At the age of thirty-one, Gilbert moved with her husband to the suburbs of New York and began trying to get pregnant, only to realize that she wanted neither a child nor a husband. Three years later, after a protracted divorce, she embarked on a yearlong trip of recovery, with three main stops: Rome, for pleasure (mostly gustatory, with a special emphasis on gelato); an ashram outside of Mumbai, for spiritual searching; and Bali, for balancing. These destinations are all on the beaten track, but Gilbert’s exuberance and her self-deprecating humor enliven the proceedings: recalling the first time she attempted to speak directly to God, she says, It was all I could do to stop myself from saying, ‘I’ve always been a big fan of your work. The New Yorker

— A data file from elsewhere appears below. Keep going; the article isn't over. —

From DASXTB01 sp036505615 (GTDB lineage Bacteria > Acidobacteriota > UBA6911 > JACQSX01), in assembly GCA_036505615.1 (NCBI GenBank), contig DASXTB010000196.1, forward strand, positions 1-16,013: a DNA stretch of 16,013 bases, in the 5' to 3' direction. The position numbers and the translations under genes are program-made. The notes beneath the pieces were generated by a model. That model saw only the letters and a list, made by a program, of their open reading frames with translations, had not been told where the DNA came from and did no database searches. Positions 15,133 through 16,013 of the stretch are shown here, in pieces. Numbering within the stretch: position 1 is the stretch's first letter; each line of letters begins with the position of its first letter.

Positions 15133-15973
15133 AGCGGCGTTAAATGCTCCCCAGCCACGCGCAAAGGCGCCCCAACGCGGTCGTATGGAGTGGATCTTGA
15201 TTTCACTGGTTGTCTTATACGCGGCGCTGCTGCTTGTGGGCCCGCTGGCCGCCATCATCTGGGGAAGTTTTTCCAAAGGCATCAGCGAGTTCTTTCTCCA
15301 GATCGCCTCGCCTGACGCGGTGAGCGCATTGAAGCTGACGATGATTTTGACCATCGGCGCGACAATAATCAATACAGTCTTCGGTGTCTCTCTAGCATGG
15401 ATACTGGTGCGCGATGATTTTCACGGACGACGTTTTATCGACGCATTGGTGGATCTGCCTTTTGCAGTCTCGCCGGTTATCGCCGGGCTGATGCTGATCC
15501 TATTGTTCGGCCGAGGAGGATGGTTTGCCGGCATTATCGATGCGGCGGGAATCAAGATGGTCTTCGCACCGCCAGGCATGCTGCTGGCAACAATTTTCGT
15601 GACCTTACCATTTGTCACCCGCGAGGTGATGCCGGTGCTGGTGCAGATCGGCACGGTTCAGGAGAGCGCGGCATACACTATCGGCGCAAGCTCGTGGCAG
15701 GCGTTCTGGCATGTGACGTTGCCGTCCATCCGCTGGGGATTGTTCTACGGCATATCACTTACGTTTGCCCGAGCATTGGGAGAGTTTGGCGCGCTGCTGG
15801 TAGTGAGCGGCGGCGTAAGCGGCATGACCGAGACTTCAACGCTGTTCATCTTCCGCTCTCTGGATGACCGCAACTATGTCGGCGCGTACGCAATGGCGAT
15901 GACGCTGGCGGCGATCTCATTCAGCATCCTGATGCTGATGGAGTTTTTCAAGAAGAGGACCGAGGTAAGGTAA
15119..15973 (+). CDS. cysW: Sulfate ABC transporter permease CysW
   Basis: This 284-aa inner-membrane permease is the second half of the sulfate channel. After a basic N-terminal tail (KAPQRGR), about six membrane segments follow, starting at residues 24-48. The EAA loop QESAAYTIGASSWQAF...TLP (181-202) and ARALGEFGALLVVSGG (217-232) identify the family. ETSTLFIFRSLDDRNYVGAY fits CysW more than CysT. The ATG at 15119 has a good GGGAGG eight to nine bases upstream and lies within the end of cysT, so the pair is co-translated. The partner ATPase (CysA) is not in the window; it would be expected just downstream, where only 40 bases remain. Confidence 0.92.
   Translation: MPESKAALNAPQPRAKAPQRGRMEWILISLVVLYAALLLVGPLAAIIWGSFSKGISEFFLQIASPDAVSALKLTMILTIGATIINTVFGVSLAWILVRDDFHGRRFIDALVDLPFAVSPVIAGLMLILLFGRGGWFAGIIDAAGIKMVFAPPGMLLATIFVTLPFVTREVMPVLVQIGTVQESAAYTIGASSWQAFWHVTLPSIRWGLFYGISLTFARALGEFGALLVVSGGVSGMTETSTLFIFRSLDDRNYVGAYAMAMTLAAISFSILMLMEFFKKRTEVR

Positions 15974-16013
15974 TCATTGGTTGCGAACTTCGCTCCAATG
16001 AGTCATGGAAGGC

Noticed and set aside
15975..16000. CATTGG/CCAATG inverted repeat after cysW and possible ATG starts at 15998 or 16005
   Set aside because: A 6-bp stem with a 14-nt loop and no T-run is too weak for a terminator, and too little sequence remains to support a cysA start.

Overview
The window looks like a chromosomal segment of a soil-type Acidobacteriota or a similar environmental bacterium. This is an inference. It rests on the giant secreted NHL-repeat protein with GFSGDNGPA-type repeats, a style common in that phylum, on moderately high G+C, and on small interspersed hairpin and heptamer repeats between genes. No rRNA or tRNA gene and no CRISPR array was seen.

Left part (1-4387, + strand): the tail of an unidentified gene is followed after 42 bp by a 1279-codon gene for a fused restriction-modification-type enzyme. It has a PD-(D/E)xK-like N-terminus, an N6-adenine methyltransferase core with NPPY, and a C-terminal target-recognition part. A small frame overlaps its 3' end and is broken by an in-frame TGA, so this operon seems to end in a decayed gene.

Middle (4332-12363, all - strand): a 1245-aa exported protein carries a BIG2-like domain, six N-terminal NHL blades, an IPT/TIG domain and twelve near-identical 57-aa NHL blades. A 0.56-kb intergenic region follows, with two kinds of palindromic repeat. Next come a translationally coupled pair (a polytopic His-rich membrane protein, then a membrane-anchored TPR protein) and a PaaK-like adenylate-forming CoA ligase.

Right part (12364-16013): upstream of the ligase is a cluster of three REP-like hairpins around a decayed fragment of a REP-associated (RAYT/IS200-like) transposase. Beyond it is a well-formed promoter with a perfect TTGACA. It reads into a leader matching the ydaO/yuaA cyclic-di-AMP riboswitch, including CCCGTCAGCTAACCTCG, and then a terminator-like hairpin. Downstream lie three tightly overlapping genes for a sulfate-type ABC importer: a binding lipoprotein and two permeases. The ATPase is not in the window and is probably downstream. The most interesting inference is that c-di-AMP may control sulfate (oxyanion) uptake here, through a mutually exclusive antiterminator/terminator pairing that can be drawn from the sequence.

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Gilbert s prose is fueled by a mix of intelligence, wit and colloquial exuberance that is close to irresistible. –The New York Times Book Review
A meditation on love in its many forms love of food, language, humanity, God, and most meaningful for Gilbert, love of self. –Los Angeles Times
About the Author
Elizabeth Gilbert es autora del libro de relatos Pilgrims (finalista de Pen/Hemingway Award), la novela Stern Men y el ensayo The Last American Man (nominado al National Book Award y elegido Libro Notable de 2002 por el New York Times). Escribe regularmente para la revista norteamericana GQ, labor por la que ha sido propuesta en dos ocasiones al National Magazine Award. Vive entre Filadelfia y Brasil.